Current Bulletin

  • Drum Roll Please…Announcing the 2018 NCMS Photo Contest Winners

    We are pleased to announce the winners of the North Carolina Medical Society’s (NCMS) annual photo contest. The winners’ photos will grace our 2019 calendar, one of our most popular publications, which is being designed now and will be distributed before the new year to NCMS members.

    This year saw a record 75 submissions with 13 new photographers entering the contest. This new talent garnered two category wins and two finalist spots. For the third year in a row, the overall winner is Karl Chiang, MD, a vascular/interventional radiologist in Greenville and longtime NCMS member.

    Dr. Chiang’s winning photo, “Coastal Carolina Sunrise,” along with all the other winners’ photographs will be revealed with the publication of the 2019 NCMS calendar.

    Congratulations to the following talented NCMS photographers (an * denotes a photographer new to the contest):


    Karl S. Chiang, MD – Overall Winner

    Vikas J. Patel, MD* – Nature Category Winner

    Thomas J. Monaco, Jr., MD – North Carolina Category Winner

    Michael M. Hirsch, MD* – Travel Category Winner

    Robert M. Varnell, MD – Wildlife Category Winner

    Herbert W. Clegg, II, MD, FAAP

    Steven M. Genkins, MD

    Craig M. Greven, MD

    Kathryn M. Greven, MD, FASTRO

    Rodger D. Israel, MD, MPH

    Charlotte K. Karriker, MD

    Brian J. Sutton, MD*

    Thomas M. Swantkowski, MD, AGAF, FACG*



    Charles H. Classen, Jr., MD

    Jeffrey L. Coston, DO

    J. Jane Girskis, MS, PA-C

    Richard M. Griffin, MD

    Edward A. Hedrick, MPAS, PA-C

    James E. Hill, Jr., PA-C, MEd

    H. Slade Howell, Jr., MD

    Amy M. Kornegay, PA-C, MPAS

    Peter L. Leuchtmann, MD*

    H. Curtiss Merrick, MD, FACP

    Joel B. Miller, MD

    Keith V. A. Nance, MD

    Kristen R. Page, MD*

    Philip W. Ponder, MD

    David A. Rockwell, MD

    Merritt J. Seshul, MD, FACS, FAAOA*

    Robert E. Taylor, MD

    Maqsood A. Valliani, MD


    Honorable Mentions

    Michael L. Bowen, MD

    Yun L. Boylston, MD, FAAP

    Anthony J. Caprio, MD

    Marilue M. Cook, MD

    John C. Crawley, PA-C

    O’Neill F. D’Cruz, MD, MBA, FAAN

    Peter M. Gallerani, MD*

    Lisa M. Gangarosa, MD

    Lawrence H. Greenblatt, MD, FACP

    Annette E. Grefe, MD

    Jugta Kahai, MD, FAAP

    David K. Mertz, MD, FAAP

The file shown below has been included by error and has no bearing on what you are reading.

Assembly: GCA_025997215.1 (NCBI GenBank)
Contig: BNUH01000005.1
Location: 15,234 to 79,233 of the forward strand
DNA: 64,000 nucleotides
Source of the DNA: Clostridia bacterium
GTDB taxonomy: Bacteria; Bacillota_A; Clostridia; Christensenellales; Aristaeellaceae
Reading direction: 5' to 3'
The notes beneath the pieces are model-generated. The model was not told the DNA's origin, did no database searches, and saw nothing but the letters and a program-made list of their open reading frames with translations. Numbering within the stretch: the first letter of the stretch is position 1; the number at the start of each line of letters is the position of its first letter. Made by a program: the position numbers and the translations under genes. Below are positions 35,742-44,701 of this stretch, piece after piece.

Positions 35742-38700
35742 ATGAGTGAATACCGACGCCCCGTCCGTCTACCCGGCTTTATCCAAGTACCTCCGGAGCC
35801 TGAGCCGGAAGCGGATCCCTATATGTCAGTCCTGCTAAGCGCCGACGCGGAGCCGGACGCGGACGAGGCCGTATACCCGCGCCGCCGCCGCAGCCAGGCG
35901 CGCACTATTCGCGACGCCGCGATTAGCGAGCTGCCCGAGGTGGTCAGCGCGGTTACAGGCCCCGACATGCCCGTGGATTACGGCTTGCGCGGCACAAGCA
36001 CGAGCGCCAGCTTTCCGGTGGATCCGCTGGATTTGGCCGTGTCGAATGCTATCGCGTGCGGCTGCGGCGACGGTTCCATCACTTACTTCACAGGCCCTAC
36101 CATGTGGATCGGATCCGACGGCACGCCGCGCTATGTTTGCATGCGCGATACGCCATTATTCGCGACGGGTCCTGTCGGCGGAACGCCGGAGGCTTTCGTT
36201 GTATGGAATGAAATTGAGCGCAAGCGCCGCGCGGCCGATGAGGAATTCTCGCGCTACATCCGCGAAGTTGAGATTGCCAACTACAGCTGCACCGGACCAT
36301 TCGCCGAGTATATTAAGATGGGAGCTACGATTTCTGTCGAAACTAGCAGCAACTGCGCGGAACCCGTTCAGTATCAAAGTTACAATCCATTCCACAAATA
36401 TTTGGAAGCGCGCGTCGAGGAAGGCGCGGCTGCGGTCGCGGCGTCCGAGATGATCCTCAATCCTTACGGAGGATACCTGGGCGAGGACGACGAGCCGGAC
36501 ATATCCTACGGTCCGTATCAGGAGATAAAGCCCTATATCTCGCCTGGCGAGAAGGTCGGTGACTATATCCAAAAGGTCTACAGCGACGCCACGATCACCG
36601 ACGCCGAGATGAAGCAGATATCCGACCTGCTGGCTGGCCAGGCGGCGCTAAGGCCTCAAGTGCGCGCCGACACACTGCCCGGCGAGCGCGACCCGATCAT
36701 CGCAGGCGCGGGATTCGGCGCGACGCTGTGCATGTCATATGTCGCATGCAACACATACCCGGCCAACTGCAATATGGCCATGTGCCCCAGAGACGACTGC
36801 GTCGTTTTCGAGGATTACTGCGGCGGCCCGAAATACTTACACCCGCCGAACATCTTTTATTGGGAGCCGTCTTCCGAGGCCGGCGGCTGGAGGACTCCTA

Jeffrey D. Mewborne, MD

    Danna M. Park, MD, FAAP

    Katherine J. Pierce, MD

    Demetri T. Poulis, MD, FACS

    Leighton A. Raynor, MD

    Timothy J. Reeder, MD, MPH, FACEP*

    Donna M. Richardson, MD, MBA

    Richard J. Rosen, MD*

    George Stamataros, DO*

    Robert J. Starkenburg, MD, CMD

    Padageshwar R. Sunkara, MD*

    Cecil K. Thoppil, MD*

    John G. Wagnitz, MD

    Robert L. West, MD

    Michael R. Wolff, MD


  • Registration Opening Soon for LEAD Health Care Conference

    Keep your eyes open for an email within the next week announcing the opening of registration for the LEAD Health Care Conference, to be held Oct. 18-19 in Raleigh. This innovative gathering will bring together your friends and colleagues from throughout the state to learn more about the issues you told us are important to you and your practice.

    Learn more about the speakers and social activities planned thus far at the LEAD website.

  • Find CME Related To Your Specialty Boards

    As part of its Continuing Board Certification: Vision for the Future initiative, the American Board of Medical Specialties (ABMS) offers an online resource to access CME related to your specialty boards. Access the webpage.

    Learn more about the ABMS and its Vision for the Future initiative at the ABMS webpage.

  • CDC and NC Public Health Warns of Synthetic Cannabinoid Danger

    The North Carolina Department of Health and Human Services (NCDHHS), Communicable Disease Branch, issued a memo alerting clinicians to life threatening coagulopathy associated with the use of synthetic cannabinoids.

    Three cases of vitamin K-dependent coagulopathy in patients who reported using synthetic cannabinoids have been reported to the North Carolina Division of Public Health (NC DPH) since June 2018. North Carolina clinicians and emergency responders are critical in identifying and reporting cases and ensuring appropriate clinical management.